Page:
Abe WWII Statement Adviser Criticizes Focus on Japanese RIsabel Reynolds
As Prime Minister Shinzo Abe prepares a new statement to mark the 70th anniversary of Japan’s World War II defeat, there is excessive focus on replicating past apologies for Japan’s actions, said the deputy head of the advisory panel on the statement.
Shinichi Kitaoka, president of the International University of Japan, is part of a group of academics, journalists and businessmen charged with providing reference material for Abe to draft the new statement, which follows on from declarations on the 50th and 60th anniversaries.
Failure to incorporate terms like “aggression” and “colonial rule” in the statement on a key anniversary would risk irritating China and South Korea, where widespread bitterness over Japan’s past militarism has soured relations. Abe has hinted he will avoid such descriptions, and focus on Japan’s postwar contributions to peace and future plans.
“The media are focused on whether particular words are included or not, but I think how we look back at the past as a whole is important,” Shinichi Kitaoka, president of the International University of Japan, told a symposium in Tokyo on Friday. The media focus on terms like “remorse” is strange, he added.
In a 1995 statement, then-Prime Minister Tomiichi Murayama said Japan “through its colonial rule and aggression, caused tremendous damage and suffering to the people of many countries, particularly to those of Asian nations.” Prime Minister Junichiro Koizumi used similar phrasing in his own statement a decade later.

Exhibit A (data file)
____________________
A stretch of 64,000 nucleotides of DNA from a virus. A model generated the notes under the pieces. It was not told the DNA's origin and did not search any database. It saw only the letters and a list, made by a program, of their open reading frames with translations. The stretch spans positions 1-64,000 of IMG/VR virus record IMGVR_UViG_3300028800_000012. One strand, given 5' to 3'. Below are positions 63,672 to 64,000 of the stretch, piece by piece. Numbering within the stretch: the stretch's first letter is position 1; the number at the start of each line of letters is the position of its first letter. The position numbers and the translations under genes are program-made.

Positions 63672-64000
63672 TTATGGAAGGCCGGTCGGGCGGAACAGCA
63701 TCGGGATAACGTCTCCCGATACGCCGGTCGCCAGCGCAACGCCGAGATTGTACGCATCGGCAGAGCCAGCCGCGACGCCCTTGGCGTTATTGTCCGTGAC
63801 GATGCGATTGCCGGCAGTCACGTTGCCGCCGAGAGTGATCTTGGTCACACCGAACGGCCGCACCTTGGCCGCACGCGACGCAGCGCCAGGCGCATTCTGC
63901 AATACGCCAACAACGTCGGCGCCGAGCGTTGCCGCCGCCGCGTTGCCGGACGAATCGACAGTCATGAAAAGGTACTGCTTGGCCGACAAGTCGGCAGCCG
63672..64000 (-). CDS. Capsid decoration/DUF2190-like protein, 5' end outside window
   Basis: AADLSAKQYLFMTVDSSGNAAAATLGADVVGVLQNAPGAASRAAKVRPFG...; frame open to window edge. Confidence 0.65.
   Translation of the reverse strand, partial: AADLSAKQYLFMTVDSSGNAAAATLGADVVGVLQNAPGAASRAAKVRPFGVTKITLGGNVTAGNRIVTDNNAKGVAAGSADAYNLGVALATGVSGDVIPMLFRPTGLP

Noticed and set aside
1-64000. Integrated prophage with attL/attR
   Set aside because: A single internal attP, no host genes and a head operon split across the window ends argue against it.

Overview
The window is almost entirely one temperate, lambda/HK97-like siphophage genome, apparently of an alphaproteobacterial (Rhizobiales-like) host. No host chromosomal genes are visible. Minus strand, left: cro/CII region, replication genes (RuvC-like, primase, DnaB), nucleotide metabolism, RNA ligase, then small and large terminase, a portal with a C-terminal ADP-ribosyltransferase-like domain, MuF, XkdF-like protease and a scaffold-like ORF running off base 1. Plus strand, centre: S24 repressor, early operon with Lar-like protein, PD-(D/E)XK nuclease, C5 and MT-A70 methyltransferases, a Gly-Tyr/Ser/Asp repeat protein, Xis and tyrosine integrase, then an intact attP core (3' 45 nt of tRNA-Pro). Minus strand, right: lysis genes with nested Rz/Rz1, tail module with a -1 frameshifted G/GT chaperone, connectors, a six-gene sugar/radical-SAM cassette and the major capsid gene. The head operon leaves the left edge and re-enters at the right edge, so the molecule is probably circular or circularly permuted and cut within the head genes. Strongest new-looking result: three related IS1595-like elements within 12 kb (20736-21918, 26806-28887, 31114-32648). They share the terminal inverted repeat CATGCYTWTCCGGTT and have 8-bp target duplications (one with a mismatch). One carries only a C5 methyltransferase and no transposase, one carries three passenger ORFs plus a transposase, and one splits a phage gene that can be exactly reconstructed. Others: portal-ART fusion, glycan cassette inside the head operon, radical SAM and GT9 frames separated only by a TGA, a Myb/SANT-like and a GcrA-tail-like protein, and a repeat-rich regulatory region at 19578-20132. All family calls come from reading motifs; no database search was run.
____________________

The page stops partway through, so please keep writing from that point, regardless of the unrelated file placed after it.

Japan occupied Korea for 35 years before its defeat at the end of World War II, a conflict that killed over 30 million people including more than 20 million Chinese. China and Korea accuse Abe of playing down Japan’s responsibility for the conflict and for atrocities committed by the Imperial Army such as the killing of Chinese civilians after the capture of Nanking and the use of women as sex slaves for the troops.
Abe, whose grandfather was a cabinet member in Japan’s wartime government, has declined to comment on whether he upholds all the references in previous Japanese war apologies, saying only that he upholds them “as a whole.”
Abe gave his advisory panel a list of topics for discussion, which do not specifically include Japan’s wartime actions, instead emphasizing Japan’s efforts at postwar reconciliation and what kind of future it should carve out.
Kitaoka said Japan needs to build a new narrative of its history, covering more than just the period before 1945.
“As a historian, I don’t believe you can reach a full understanding by picking out only one part of history,” he said. The panel should look more broadly at the 20th century and “how the world changed, the role Japan played or where it went wrong,” he said.
Another speaker at the symposium warned that the sometimes conflicting messages over Japan’s attitude to history were complicating Abe’s attempts to take a bolder stance in foreign and security policy.
“Japan’s war history continues to affect the narrative surrounding Japan’s diplomatic initiatives,” said Edward Schwarck, Asia studies research fellow at the Royal United Services Institute in London. “This matters. Narratives matter. The story that a country tells about itself affects how other countries interpret its actions.”